Brussels — The Bureau of International Recycling has consistently promoted separate collection of end-of-life goods and materials for recycling in order to maintain the quality of their constituent materials for recycling. Valued materials should always be recycled. Separate collection of end-of-life goods and materials is a cornerstone of the circular economy.
Furthermore, BIR recognises the waste hierarchy as a practical guide for choosing the best environmental option showing that after reuse, material recycling is better than incineration with energy recovery. Unfortunately, some national and/or local governments subsidize incinerators in order to attract investment to build and run them.
According to BIR, subsidizing activities lower in the waste hierarchy is likely to distort the recycling market and to perpetuate the less environmentally sound management option. Subsidizing incineration and any final disposal operation is detrimental to society as a whole in the sense that those subsidies have side-effects and indirectly contribute to the destruction of the environment and the over-exploitation of natural resources.
The revision of the „Directive on the promotion of energy from renewable resources“ should ensure the waste hierarchy is respected and should not allow or encourage subsidies that prefer energy recovery to recycling or other economic instruments that significantly distort markets for products, by-products, wastes and residues. In clear, quality recyclables and recycled materials should neither be incinerated nor landfilled.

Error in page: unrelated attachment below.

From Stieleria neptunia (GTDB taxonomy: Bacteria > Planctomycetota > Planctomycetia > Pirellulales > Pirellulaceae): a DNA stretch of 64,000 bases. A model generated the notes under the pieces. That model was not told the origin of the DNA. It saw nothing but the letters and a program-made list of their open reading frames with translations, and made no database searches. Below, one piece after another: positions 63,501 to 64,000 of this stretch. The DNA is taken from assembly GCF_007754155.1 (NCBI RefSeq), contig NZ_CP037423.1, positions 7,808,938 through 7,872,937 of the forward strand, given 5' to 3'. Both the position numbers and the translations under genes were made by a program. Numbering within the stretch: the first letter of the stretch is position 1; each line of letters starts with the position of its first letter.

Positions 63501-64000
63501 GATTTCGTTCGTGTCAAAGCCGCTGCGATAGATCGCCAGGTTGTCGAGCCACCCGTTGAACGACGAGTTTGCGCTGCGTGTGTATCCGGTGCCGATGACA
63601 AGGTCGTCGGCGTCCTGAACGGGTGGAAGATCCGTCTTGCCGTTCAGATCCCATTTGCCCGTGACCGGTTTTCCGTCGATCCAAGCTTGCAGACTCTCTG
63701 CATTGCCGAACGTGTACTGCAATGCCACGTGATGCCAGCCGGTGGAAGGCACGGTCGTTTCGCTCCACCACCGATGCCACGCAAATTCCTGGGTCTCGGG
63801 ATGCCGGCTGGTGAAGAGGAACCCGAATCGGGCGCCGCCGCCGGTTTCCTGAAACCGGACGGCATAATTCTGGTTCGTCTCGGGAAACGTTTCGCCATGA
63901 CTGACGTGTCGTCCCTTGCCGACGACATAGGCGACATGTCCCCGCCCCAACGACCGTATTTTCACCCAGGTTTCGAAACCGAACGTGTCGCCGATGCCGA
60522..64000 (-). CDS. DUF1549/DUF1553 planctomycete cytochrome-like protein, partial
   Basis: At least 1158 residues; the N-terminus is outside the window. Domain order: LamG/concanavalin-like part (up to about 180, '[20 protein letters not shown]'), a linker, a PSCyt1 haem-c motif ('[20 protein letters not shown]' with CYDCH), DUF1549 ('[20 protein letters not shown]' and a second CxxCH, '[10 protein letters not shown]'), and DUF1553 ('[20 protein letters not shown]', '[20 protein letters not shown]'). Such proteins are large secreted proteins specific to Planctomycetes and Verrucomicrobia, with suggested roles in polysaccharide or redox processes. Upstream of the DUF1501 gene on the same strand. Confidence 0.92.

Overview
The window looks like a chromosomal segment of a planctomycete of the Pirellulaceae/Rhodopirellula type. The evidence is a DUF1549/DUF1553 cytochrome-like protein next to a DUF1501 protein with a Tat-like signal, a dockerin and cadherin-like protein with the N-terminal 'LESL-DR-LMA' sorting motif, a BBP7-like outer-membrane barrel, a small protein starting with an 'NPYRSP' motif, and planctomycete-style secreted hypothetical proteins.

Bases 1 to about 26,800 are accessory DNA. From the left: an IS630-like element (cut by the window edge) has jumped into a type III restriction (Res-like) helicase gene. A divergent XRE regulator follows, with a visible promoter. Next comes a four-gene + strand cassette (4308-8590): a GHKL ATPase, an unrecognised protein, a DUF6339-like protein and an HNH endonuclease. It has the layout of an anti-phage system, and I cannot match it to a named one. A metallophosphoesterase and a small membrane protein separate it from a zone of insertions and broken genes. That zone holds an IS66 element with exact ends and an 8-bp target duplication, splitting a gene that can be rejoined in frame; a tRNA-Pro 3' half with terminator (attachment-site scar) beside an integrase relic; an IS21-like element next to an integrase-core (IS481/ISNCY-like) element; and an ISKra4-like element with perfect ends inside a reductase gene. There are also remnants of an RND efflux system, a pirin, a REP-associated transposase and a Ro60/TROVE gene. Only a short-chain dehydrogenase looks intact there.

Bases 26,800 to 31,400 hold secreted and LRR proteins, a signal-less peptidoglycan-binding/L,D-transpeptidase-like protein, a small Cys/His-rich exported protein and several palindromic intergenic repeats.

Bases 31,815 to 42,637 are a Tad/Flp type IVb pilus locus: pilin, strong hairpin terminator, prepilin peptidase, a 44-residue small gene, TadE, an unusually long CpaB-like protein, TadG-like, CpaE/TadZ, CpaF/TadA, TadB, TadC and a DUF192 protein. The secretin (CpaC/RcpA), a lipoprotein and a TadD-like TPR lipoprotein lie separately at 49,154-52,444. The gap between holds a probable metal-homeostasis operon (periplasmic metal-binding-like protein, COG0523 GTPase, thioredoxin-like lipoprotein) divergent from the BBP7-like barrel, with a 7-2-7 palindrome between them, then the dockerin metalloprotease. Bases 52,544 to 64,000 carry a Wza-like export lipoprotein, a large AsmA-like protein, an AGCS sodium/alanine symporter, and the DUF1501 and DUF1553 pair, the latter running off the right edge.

BIR supports that the Directive would stabilise recycling and protect the markets for secondary raw materials by:
- ensuring the Waste Hierarchy, Cascading Use, and the Circular Economy guide ‘waste to energy’ policies;
- excluding perverse subsidies for ‘waste to energy’ from mixed municipal waste and industrial wastes; and
- excluding waste-based fossil fuels from the revised “Directive on the promotion of the use of energy from renewable sources” as fossil fuels are not renewable.
Source: Bureau of International Recycling